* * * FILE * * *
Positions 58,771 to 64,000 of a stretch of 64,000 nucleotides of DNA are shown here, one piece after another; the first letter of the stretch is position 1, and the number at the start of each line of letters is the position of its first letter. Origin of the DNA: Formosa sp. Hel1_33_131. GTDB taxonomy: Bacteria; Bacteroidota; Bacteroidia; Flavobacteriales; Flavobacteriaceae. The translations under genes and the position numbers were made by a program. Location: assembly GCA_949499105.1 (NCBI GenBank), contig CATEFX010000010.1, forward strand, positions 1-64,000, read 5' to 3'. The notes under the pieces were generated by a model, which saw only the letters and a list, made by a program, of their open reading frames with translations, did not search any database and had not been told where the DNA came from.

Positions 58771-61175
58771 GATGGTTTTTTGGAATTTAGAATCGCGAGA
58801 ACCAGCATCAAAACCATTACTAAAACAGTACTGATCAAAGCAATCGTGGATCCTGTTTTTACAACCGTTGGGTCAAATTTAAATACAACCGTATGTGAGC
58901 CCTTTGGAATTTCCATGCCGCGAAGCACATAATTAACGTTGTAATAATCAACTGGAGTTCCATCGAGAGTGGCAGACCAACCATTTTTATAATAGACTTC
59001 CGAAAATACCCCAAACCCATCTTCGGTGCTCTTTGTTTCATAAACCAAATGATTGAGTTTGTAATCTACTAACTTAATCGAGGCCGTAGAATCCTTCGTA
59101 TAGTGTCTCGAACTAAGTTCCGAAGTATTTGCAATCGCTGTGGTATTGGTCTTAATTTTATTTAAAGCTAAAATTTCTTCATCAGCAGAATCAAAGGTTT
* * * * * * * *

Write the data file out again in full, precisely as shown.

Positions 58,771 to 64,000 of a stretch of 64,000 nucleotides of DNA are shown here, one piece after another; the first letter of the stretch is position 1, and the number at the start of each line of letters is the position of its first letter. Origin of the DNA: Formosa sp. Hel1_33_131. GTDB taxonomy: Bacteria; Bacteroidota; Bacteroidia; Flavobacteriales; Flavobacteriaceae. The translations under genes and the position numbers were made by a program. Location: assembly GCA_949499105.1 (NCBI GenBank), contig CATEFX010000010.1, forward strand, positions 1-64,000, read 5' to 3'. The notes under the pieces were generated by a model, which saw only the letters and a list, made by a program, of their open reading frames with translations, did not search any database and had not been told where the DNA came from.

Positions 58771-61175
58771 GATGGTTTTTTGGAATTTAGAATCGCGAGA
58801 ACCAGCATCAAAACCATTACTAAAACAGTACTGATCAAAGCAATCGTGGATCCTGTTTTTACAACCGTTGGGTCAAATTTAAATACAACCGTATGTGAGC
58901 CCTTTGGAATTTCCATGCCGCGAAGCACATAATTAACGTTGTAATAATCAACTGGAGTTCCATCGAGAGTGGCAGACCAACCATTTTTATAATAGACTTC
59001 CGAAAATACCCCAAACCCATCTTCGGTGCTCTTTGTTTCATAAACCAAATGATTGAGTTTGTAATCTACTAACTTAATCGAGGCCGTAGAATCCTTCGTA
59101 TAGTGTCTCGAACTAAGTTCCGAAGTATTTGCAATCGCTGTGGTATTGGTCTTAATTTTATTTAAAGCTAAAATTTCTTCATCAGCAGAATCAAAGGTTT